So you’ve taken up the challenge to ‘ditch dull meetings’. You’ve got your Workshop Tactics cards lined up for an engaging session ahead.
You’ve put a lot of time and thought into this session, so once your guests have gathered - you’re ready to go!
But hold your horses.
Your participants have just come from who-knows where. An intense meeting (or two), a period of deep work or an intense problem-solving session. Perhaps even a two-week vacation. They haven’t put in the prep work that you have.
They’re not ready.
So what do you do?
Well, a quick check-in can be all it takes to shift their focus onto your objective for the session. It sounds simple, but it’s key to getting the most out of all the brains in the room.
Why check in during meetings?
It’s a bit like the morning commute; many work-from-homers found this ‘bridge’ between home and work helped them separate professional and domestic life. Many implement a short walk to emulate the effect now that they don’t have an office to get to. Check-ins are another form of bridging activity.
You can check in later on in the meeting, too! It’s a good way to move from one task to the next, and can help you increase engagement through active participation.
Is a check-in different to an icebreaker?
Icebreakers and check-ins have a similar purpose, and you can use one or both in your meetings. You’ll probably get a feel for which is which quite naturally: questions and activities that provide insights into the ‘status’ (emotional, energetic or engagement) of others are more likely to be check-ins, while icebreakers are less focussed and often don’t provide any insights (although they are still very, very useful!). You can use an icebreaker either before or after a check in; here’s a list of 17 icebreakers to try on for size.
Preparing to check in
It’s important to build an environment of psychological safety, so brief everyone on the ‘rules’ before you start. This can be something simple like “No ideas are bad ideas - if you have a criticism, hold onto it. Think outside of the box knowing that we’re a judgement-free zone; you never know what’s going to spark the next great idea.”. You can use the Session Principles tactic as a pretty great intro to your first session if you’ll be meeting with the same group regularly.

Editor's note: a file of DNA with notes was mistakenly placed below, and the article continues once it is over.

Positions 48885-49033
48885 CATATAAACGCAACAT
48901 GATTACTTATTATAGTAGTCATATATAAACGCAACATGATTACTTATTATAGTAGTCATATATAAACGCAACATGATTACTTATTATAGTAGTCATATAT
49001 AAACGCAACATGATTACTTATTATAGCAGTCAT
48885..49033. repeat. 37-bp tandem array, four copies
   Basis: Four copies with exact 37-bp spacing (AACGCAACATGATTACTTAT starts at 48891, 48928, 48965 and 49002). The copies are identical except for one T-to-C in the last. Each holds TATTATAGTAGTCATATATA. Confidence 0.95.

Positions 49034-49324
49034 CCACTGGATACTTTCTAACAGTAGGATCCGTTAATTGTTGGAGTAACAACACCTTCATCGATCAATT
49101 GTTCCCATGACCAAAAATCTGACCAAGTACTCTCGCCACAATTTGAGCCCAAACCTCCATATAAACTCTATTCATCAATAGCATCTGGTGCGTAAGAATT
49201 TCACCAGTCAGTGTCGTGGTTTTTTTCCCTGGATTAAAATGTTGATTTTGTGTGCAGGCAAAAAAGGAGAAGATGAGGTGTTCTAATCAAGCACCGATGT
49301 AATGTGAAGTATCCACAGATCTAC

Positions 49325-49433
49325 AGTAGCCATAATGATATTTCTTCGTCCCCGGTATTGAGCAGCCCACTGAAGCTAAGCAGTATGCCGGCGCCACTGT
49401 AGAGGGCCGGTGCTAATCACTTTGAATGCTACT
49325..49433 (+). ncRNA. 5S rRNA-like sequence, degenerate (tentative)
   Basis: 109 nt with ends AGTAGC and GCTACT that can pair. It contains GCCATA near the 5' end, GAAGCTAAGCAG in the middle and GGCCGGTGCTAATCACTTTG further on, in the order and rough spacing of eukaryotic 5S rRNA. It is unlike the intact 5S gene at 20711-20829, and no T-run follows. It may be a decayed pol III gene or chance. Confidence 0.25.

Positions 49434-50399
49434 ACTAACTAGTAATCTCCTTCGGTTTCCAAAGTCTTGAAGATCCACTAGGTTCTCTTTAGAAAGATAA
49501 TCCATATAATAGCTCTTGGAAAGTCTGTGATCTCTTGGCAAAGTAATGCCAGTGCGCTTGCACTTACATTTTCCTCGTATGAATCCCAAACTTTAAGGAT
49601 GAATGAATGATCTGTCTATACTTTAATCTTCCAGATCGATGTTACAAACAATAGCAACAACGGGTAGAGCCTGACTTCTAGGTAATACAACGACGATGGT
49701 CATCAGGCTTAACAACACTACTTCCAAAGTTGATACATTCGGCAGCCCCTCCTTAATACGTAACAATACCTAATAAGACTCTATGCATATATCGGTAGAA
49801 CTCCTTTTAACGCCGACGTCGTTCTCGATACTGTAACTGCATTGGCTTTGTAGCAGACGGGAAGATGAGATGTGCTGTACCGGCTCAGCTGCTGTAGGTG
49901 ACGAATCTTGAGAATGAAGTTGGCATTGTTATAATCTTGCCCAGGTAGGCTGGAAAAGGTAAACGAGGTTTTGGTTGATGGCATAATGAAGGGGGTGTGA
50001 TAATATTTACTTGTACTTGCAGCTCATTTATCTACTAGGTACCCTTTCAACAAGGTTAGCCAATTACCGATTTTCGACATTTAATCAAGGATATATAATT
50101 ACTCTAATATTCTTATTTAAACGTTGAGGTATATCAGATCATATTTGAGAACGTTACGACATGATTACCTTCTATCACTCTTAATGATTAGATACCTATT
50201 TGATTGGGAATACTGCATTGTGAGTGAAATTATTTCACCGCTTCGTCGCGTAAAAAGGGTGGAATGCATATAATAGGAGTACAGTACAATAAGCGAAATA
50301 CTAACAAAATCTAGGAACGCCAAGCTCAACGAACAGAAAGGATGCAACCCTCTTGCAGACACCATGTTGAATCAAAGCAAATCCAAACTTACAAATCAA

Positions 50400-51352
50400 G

Why use check-in questions?
Using check in questions is one of the easiest and most effective ways to get everyone switched on, focussed and ready to share. You may think “That’s great, I’ll use the questions that work so well in our daily stand-up/huddle”.
On closer inspection, those questions are likely to have a very different purpose. They’ve been handpicked to get the most relevant information out of everyone quickly. Things like:
- What have we accomplished since the last meeting?
- What barriers are preventing us from doing more?
- What’s next on our action plan?
Mostly, they will be used in groups that already know each other and the project, and will be going straight back to their day job once the questions have been answered.
Your check-in questions, however, serve a very different purpose. Ideally, they will do one or more of the following:
- Help introduce the participants to each other
- Create a sense of team cohesion and safety
- Inject a little fun and energy into the session
The questions we described above aren’t the best options for this! So we’ll assume that the meeting you’re running is not an established, recurring status check, but is instead a one-off, kick-off, infrequent or new(ish) meeting, and get you set up with the tools you need to make it a great one.
Effective check-in questions for meetings
Just pick one question from the first section to get the ball rolling, then move onto another question that’s more specific to your meeting.
Starter check-in questions
- What’s your favourite thing you’ve worked on in the past month?
- What’s a talent you have that you don’t use in your day job?
- How energised about work are you feeling this week?
- What’s an upcoming work-related task that you’re looking forward to?